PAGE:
What Makes a Writer?

What goes into a person to make them a dark horror speculative fiction writer?

I often wonder how I ended up liking the things I do; the dark, twisted, downright macabre stuff. Like vampires, necromancy, the devil, monsters, and anti-heroes. All this stuff repeatedly shows up in my writing.

Then, today, I got my answer. Dear hubby and I cleaned out our storeroom and I came across boxes of my childhood toys, books, and other mementos… and a whole damn lot of them were twisted!

Was I drawn to the weird and warped even as a child? Or did my childhood toys warp me? You be the judge…

Exhibit A – He-Man and friends

I was a MASSIVE He-Man fan, though eagle-eyed viewers will notice there are more bad guys than good guys lined up. You might also notice they’re missing their swords, cloaks and other accouterments. I had a thing about making my toys naked. Go figure.

 

 

 

 

 

Exhibit B – My Favourite Action Man Figure

So, I had a bunch of action figures including He-Man, She-Ra, The Sorceress… but this guy, Vampire Dude, was my favourite. I played with him so much his head came off. He was always the Big Bad in my fantasies, and curiously, he always ‘got the girl’ too (sure by kidnapping and mind control but hey, whatever works right)…

 

 

 

 

Exhibit C – The Real Batman

 

My brother and friends had Batman. I had the REAL Batman. I was obsessed with this dude. First, I loved any character with wings, second, he was a tragic anti-hero in my fantasies. The misunderstood villain.

Finally, he had this awesome wing flap action if you pressed a button on his back that made the wings actually move!

Exhibit D – The Riddle-man

 

 

Back in the days of my childhood, Marvel was NOT the big thing it is today.  You could buy DC toys like the Dickens, but forget Marvel toys. Sucked for me, I was a MASSIVE Spiderman fan. But do you think I could get a spidey toy? Nope.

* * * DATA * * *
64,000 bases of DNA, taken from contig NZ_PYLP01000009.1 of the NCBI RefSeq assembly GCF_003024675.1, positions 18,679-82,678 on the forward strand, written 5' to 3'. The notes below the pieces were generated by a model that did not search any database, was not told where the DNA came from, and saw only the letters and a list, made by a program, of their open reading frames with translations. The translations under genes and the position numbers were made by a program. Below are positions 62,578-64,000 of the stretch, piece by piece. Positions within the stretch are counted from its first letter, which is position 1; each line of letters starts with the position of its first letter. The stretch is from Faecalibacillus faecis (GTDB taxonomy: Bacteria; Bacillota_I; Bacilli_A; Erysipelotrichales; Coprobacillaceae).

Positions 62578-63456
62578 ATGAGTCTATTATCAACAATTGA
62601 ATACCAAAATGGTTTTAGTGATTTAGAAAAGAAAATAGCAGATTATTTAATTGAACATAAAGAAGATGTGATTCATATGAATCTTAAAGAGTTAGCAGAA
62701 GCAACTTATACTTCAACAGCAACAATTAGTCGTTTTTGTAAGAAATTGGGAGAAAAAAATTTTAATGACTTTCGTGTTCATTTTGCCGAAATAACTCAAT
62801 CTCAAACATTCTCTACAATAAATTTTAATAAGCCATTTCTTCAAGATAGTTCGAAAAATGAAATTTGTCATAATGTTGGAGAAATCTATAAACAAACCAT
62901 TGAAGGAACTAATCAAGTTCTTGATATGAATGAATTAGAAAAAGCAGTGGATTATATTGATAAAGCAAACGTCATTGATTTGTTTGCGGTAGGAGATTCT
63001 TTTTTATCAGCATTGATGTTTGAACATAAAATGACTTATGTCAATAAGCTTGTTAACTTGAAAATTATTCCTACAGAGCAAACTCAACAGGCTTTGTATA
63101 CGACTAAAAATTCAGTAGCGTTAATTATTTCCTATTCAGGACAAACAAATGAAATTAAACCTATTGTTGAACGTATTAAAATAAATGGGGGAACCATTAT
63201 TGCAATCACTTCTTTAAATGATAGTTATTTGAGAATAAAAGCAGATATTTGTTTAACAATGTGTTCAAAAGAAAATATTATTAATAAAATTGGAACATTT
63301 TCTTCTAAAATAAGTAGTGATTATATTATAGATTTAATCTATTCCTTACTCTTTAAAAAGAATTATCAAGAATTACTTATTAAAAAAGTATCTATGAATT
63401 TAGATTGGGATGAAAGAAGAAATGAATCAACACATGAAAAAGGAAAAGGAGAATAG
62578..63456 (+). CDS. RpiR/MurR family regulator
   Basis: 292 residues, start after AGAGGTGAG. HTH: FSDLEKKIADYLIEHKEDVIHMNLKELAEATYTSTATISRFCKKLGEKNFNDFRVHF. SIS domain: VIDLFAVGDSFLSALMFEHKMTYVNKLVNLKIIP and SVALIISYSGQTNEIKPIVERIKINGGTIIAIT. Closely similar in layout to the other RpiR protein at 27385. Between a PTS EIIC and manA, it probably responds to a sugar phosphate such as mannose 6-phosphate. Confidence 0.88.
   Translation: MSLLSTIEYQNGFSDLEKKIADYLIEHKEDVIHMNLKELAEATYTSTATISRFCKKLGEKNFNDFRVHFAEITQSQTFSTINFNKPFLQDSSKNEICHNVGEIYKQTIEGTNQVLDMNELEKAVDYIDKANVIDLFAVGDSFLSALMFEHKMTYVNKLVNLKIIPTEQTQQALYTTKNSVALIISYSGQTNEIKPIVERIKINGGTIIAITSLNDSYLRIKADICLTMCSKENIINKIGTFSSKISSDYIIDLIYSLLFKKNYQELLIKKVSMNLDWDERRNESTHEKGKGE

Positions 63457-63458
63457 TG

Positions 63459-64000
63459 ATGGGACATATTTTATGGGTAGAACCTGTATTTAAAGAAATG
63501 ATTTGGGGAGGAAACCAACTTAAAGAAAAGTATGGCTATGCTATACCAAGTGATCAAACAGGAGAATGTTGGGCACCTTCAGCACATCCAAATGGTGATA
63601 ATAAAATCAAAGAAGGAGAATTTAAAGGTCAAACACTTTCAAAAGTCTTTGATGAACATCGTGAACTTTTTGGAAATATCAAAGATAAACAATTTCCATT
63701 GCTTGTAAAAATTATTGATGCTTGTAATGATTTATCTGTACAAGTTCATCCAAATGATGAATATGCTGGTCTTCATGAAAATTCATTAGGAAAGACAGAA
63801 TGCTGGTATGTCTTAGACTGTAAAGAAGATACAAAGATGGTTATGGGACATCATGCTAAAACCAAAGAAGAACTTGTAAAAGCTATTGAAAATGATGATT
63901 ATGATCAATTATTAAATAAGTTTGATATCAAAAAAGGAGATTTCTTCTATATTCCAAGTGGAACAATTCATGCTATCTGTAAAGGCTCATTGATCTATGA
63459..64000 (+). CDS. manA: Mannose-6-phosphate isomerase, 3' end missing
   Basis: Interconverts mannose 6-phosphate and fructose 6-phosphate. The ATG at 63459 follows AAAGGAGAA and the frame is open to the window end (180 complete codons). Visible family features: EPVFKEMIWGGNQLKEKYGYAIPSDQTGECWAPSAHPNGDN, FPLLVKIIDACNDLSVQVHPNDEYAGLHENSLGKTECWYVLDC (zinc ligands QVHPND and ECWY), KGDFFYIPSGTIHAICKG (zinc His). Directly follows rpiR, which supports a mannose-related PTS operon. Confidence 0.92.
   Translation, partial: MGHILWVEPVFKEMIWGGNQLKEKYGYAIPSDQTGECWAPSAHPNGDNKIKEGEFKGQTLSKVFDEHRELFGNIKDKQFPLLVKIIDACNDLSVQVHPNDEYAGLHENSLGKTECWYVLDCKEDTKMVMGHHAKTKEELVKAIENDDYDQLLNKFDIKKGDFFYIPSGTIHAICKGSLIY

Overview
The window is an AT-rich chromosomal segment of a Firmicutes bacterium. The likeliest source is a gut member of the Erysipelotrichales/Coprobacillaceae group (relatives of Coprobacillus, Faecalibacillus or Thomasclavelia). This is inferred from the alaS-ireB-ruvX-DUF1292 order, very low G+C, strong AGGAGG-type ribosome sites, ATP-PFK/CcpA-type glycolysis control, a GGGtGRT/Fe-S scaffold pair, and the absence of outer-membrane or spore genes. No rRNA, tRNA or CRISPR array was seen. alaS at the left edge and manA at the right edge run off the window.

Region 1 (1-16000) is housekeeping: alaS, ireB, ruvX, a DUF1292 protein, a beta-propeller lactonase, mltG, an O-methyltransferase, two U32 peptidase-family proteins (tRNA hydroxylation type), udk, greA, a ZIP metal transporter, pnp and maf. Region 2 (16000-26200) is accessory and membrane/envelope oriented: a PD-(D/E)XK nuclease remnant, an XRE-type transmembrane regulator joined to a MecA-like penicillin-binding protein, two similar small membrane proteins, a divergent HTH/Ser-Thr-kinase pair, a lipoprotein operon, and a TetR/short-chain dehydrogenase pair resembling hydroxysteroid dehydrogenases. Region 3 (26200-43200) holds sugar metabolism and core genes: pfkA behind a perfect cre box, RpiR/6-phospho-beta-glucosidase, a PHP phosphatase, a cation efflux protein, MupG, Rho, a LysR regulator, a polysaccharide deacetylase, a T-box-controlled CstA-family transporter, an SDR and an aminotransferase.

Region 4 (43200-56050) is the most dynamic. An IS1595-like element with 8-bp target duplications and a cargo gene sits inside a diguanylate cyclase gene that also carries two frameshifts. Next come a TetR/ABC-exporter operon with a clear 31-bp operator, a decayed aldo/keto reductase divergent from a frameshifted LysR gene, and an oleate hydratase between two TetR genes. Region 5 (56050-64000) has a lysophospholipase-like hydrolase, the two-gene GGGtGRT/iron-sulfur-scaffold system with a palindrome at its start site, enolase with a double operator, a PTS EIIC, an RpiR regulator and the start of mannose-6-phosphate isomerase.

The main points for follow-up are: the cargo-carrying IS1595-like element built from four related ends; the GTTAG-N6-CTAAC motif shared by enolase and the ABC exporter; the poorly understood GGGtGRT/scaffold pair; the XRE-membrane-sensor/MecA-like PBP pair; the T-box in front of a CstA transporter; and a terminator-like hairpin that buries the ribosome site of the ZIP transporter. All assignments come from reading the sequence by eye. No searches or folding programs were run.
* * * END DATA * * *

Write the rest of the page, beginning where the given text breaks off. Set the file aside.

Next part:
So Dear Dad fixed that for me. With a little paint and a lot of time, he turned The Riddler into Spiderman for me. Still looks pretty awesome to me today!

 

 

Exhibit E – Rogue X-Man

 

Same problem with X-Men figures as with Spidey. I couldn’t get a Rogue figurine to save myself, and she was BOSS. So, at my request and using some car-bog for her hair and paint for the outfit, Dear Dad made me a Rogue.

These two examples don’t exactly prove my ‘darkness’ but they do go to show I was – at the least – weird.

 

 

Exhibit F – Barbie Torture Rack

Okay, I cannot apologise enough for this one. While my friends desperately wanted the Barbie beach house or Barbie corvette… all I wanted was the Barbie torture rack. Once again, Dear Dad obliged and made me my very own Barbie torture rack, complete with spinning wheel, blood stains and gouge marks. Yeah… this one is a bit of a tell-all!

 

 

 

Exhibit G – Stabbie Things

 

This was part of my knife collection. I don’t know where the majority of my collection ended up, these were just the few I could find. All twelve-year-old girls had a knife collection, right?

 

 

 

 

 

Exhibit H – Plush Toys

 

Yeah, so even my soft, plush toys were weird. There was Punk Pig on the left, and Spike the Skateboarding punk dog on the right. There was a Rocker Rat that went with Spike but he skipped out on the photo.